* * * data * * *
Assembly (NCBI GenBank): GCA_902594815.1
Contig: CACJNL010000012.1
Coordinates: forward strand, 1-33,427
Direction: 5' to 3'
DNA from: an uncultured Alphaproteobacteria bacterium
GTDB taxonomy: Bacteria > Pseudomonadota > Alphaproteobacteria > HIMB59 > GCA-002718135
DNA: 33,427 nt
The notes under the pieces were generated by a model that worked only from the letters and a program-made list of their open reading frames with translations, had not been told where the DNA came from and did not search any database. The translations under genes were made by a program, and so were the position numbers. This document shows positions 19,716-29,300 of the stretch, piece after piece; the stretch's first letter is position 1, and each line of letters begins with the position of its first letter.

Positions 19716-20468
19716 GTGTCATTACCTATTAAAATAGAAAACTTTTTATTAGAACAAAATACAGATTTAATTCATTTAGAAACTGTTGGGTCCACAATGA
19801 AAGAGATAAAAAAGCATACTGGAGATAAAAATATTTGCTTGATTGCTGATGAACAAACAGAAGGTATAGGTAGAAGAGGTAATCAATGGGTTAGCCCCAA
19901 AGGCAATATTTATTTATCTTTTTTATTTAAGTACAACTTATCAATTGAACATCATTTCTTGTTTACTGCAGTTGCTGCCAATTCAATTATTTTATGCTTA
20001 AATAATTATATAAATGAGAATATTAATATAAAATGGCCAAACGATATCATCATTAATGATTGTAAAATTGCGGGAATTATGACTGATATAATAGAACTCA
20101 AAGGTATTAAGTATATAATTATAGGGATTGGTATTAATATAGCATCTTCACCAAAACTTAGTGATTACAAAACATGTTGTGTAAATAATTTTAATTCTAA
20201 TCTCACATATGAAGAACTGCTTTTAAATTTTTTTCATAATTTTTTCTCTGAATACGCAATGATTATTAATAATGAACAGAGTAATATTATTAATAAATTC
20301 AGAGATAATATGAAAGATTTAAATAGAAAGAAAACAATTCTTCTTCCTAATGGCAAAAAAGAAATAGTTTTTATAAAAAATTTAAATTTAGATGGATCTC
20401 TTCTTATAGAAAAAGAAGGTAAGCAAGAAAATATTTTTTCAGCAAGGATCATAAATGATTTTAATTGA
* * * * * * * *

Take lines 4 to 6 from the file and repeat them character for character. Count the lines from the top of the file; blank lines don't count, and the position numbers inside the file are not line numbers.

Direction: 5' to 3'
DNA from: an uncultured Alphaproteobacteria bacterium
GTDB taxonomy: Bacteria > Pseudomonadota > Alphaproteobacteria > HIMB59 > GCA-002718135